Gradually making a name for herself through playing music at funerals and memorial services, Daisy Chiguvare-Mukariri is giving a new dimension to the gospel music industry.
Doing amazing work with sungura and jazz music with a traditional flavour, Chiguvare-Mukariri has released her debut seven-track album titled “Mwari Vanoona.”
Despite facing challenges that are symbolic of any budding artiste in the music industry, the gospel songstress soldiered on to make her dream come true.
The band, which consists of nine members — lead and bass guitarists, a keyboard player, dancers, and backing vocalists — has remained dedicated despite operating on a shoe-string budget.
Chiguvare-Mukariri is yet to acquire her own music kit and at times plays for free to make her music known by the world.
The title track, “Mwari Vanoona”, assures people that Jehovah sees and knows about our troubled lives and that he is our shelter and comforter while “Vadikani”, the introductory track, persuades people to love one another whilst they have time to do so.
“Pasi Handipedu” laments on the short time that people have on earth and encourages them to seek the kingdom of heaven whilst flesh and soul are still intact.
The song “Musandipe Mabanana” is a plea by someone on the deathbed who prefers to receive Jesus Christ rather than bananas.
Job’s story is pointed out in “Kukwenya” where the trials and tribulations that everyone goes through are being equalled to Job’s testing where everyone who calls upon the Lord will surely overcome the problems.
“Chingoti Sorry” is a song that seeks to encourage people to ask for forgiveness all the time no matter who has done wrong. The songstress further explained
that hatred will kill the person harbouring it.
“Joy” teaches a person to seek the kingdom of heaven and desist from finding other gods.
Chiguvare-Mukariri is a Christian and assistant pastor at Emmanuel Fellowship in Mbare, where she also leads the choir of the church’s Praise and Prayer Centre.
Meanwhile, Chiguvare-Mukariri believes that she has a calling to comfort the bereaved and she is currently working on a music project which seeks to comfort and bring messages of hope to the bereaved.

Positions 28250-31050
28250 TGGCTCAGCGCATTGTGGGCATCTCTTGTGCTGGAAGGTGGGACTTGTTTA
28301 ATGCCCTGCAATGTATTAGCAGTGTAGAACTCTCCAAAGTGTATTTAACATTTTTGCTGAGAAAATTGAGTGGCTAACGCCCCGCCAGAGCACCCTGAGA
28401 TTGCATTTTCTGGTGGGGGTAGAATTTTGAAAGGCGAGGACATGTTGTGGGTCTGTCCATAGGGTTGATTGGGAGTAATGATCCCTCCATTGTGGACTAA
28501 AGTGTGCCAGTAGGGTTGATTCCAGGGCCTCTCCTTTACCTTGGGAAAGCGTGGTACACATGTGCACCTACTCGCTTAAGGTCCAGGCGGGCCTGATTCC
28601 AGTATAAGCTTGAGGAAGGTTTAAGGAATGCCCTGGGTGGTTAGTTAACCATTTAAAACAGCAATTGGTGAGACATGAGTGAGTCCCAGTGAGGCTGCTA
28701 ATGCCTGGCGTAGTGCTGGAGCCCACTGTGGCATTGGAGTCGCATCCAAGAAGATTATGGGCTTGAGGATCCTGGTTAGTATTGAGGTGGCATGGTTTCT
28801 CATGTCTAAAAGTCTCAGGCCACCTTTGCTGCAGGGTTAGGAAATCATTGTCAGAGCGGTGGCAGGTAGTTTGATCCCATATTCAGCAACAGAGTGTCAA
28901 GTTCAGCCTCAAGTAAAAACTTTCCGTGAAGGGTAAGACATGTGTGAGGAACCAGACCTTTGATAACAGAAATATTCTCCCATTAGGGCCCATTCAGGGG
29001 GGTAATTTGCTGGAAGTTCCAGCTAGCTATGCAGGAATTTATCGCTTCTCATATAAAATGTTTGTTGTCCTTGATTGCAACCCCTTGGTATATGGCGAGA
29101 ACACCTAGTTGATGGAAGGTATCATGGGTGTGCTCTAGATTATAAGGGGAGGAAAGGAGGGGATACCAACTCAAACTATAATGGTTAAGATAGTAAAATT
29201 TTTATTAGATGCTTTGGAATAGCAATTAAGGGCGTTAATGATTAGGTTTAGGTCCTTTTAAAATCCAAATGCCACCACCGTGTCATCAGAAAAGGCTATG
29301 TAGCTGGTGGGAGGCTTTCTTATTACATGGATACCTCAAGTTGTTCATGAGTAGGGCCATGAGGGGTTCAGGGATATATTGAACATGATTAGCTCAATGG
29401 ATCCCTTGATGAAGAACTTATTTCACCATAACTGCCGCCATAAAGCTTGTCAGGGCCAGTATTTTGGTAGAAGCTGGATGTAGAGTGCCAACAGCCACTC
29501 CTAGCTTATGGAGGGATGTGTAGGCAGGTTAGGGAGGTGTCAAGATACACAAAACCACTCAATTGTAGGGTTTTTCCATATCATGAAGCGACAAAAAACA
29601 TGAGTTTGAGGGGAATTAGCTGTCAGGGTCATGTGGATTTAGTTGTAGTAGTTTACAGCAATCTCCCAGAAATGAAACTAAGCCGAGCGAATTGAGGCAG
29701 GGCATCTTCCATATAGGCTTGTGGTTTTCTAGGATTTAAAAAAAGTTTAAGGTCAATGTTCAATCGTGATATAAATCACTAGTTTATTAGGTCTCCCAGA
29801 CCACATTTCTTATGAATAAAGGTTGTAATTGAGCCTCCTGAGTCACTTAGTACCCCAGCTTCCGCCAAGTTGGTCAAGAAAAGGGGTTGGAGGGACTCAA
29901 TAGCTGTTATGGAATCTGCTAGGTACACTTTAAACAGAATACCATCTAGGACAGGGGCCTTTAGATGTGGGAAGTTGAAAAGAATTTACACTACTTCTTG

“I want to soothe the souls of those who will be hurting due to the loss of their loved ones. My motto is bidding farewell in style by producing music that will relieve the troubled souls of the bereaved,” she said.
Chiguvare-Mukariri, who once worked in the funeral assurance industry, says she did extensive research on the internet and discovered that countries like China have professional mourners and realised that singers and funeral parlours can work hand-in-glove in preparing quality and memorable funerals.
“I would like to work with funeral assurance companies and would love to give the bereaved my music for free, using funeral parlours as distribution channels.
“I also hope that they would sponsor the production of this music in the interest of their beloved customers,” she explained.
“It is a fact that when a person loses a loved one, they experience grief, stress and at times trauma and they need the help they can get to cope.
“Music can be the wings that can help individuals to soar like eagles above the dark clouds of tragic circumstances and even the divisions that at times occur in times of bereavement.
“It enables us to realise that God is our peacemaker, in those moments when we are overwhelmed by sorrows and feelings of hopelessness and that he is able to lift us up.”
Mukariri was born to what she jockingly calls, “a royal family” as her father was a headman.
She was educated at Mount St Mary High School. She then studied for an Executive Secretarial Diploma and a Personnel Management Diploma at the Institute of Personnel Management Zimbabwe, before being employed by a funeral parlour. Her passion for working with bereaved families then emerged.
She is married to Brighton Mukariri and is a mother to four boys.